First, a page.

Premier targets cases of kids in crossfire

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IOL gauteng primier01.JPG INDEPENDENT NEWSPAPERS Gauteng Premier David Makhura outside Garden City Clinic after visiting Luke Tibbetts on Monday night. Picture: Dumisani Sibeko

Johannesburg - Gauteng Premier David Makhura has issued a stern warning to suspects involved in cases in which children have been caught in the crossfire of criminal activities.

Makhura visited Luke Tibbetts, 4, who is in the ICU at Garden City Clinic in Mayfair, Joburg, after he was shot while seated on his mother’s lap in another person’s car.

Makhura said: “It’s unfortunate that it has been children who have been caught in the crossfire. The criminals must know that for each of these cases, we’re going for them.

“We shall not rest until they’re put to rot in jail,” Makhura said, speaking outside the hospital on Monday afternoon.

“The family are going through a difficult time. On the side of the police, we are happy that they have arrested the culprit.

“He is facing several charges, he’s somebody who’s known to have been conducting a reign of terror in the community,” Makhura said.

IOL ST main LukeTibbetts003.JPG Llewellyn Valentine with his sister Candice Tibbetts, the mother of 4-year-old Luke Tibbetts who was shot in Westbury on Saturday night. They are sitting outside Garden City Clinics paediatric intensive care unit. Picture: Dumisani Sibeko THE STAR

“The community is actively mobilised, we’re supporting the community – he must never be given bail. He must go through the processes until he’s put in jail. He’s an undesirable element in the community,” he said.

The 24-year-old suspect was expected to appear in court on Tuesday.

In addition to having to deal with the trauma of her son’s injuries, Luke’s mother, Candice, was left fuming after hearing radio reports on Monday morning that her son had died.

Tibbetts and her family heard radio reports that Luke, who was shot on Saturday, had died after doctors decided to switch off his life support.

That was followed by numerous messages of condolence.

Sitting outside the paediatric intensive care unit at Garden City Clinic, where her son is being kept on life support, Tibbetts said she was in bed on Monday morning, listening to the radio, when she heard that her son had died after the doctors decided to switch off the life support.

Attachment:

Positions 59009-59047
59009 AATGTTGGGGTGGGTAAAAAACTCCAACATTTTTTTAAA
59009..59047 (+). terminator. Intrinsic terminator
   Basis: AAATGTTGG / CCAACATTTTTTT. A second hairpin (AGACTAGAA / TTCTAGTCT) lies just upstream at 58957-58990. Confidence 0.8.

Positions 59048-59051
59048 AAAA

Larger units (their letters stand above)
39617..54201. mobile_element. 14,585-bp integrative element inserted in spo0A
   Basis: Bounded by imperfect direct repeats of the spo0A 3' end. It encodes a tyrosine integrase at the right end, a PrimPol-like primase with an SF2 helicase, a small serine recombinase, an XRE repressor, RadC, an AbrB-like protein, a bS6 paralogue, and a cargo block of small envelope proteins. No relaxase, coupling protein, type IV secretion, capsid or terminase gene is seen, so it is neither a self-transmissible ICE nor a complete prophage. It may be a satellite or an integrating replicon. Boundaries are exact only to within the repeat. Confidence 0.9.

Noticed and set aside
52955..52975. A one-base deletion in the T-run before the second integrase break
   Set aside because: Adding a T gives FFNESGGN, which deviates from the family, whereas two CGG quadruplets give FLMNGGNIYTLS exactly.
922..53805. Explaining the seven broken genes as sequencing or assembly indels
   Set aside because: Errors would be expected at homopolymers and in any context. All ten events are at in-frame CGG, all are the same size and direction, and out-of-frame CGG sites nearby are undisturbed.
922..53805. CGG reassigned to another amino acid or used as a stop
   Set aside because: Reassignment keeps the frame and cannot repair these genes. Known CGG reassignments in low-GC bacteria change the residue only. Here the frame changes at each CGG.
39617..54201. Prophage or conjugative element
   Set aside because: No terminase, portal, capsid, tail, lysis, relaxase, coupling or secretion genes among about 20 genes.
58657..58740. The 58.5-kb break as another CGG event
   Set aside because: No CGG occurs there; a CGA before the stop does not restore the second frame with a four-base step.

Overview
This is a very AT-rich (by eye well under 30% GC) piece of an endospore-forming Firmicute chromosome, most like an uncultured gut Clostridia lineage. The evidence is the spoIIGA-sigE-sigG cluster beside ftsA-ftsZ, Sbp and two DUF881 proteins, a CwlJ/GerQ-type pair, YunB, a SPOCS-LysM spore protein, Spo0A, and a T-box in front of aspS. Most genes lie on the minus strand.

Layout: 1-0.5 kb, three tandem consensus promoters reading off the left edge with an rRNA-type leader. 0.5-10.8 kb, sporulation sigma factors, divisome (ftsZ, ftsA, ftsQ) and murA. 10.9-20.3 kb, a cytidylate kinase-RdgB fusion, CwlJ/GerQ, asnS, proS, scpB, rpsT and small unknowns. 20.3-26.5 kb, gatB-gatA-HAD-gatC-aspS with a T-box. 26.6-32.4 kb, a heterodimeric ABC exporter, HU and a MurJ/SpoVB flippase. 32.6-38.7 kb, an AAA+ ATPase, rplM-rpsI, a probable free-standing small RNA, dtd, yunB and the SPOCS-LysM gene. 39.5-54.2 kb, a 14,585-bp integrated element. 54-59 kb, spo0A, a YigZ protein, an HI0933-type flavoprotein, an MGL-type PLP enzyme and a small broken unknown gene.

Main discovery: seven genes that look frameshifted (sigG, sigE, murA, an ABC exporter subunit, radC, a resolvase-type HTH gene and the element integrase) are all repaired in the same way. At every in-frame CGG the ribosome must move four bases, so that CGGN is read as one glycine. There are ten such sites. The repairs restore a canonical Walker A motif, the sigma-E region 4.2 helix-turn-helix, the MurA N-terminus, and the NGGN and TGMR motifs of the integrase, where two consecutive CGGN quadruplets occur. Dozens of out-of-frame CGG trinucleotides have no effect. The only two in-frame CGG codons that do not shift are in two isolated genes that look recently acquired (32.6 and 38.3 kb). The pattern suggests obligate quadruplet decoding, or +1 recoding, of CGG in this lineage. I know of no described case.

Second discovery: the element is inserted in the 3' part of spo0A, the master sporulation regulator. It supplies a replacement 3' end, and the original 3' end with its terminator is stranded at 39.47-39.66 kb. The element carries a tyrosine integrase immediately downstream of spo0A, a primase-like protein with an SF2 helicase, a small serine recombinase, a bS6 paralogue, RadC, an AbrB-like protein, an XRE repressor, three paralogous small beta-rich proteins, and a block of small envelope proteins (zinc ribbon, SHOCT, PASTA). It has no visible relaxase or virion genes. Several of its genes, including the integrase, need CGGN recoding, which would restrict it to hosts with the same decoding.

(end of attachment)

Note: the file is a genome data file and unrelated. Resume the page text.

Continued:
She was confused and agitated that no one had informed her of this.


Tibbetts then rushed to the hospital, where she found her son still alive.

Tibbetts’s brother, Llewellyn Valentine, was bombarded by messages and calls from colleagues and family who wanted to confirm the news early Monday morning.

He was in the dark about the issue as well, and when he rushed to his mother’s house, no one had heard about the boy’s death.

He and Tibbetts confirmed that Luke was indeed still alive, and spent time at his bedside.

Luke was sitting on his mother’s lap in a car when he was shot in Westbury on Saturday night.

Tibbetts and a friend, known only as Bernice, had asked another woman, Hawa Valli, and her daughter, Khanata Thomas, for a lift.

Bernice had to be dropped off in Westbury and Tibbetts in Maraisburg.

On Steytler Road in Westbury – the street in which Bernice lives – Thomas started driving slowly because the street was busy.

Then they heard a loud bang and glass sprayed everywhere. She thought they were being hijacked.

Thomas hit the brakes, thinking the bang had come from the car.

The children were hysterical, but amid the commotion, Tibbetts could be heard screaming: “My child has been shot, my child has been shot.”

Luke was lying motionless on his mother’s lap, with a wound to his head.

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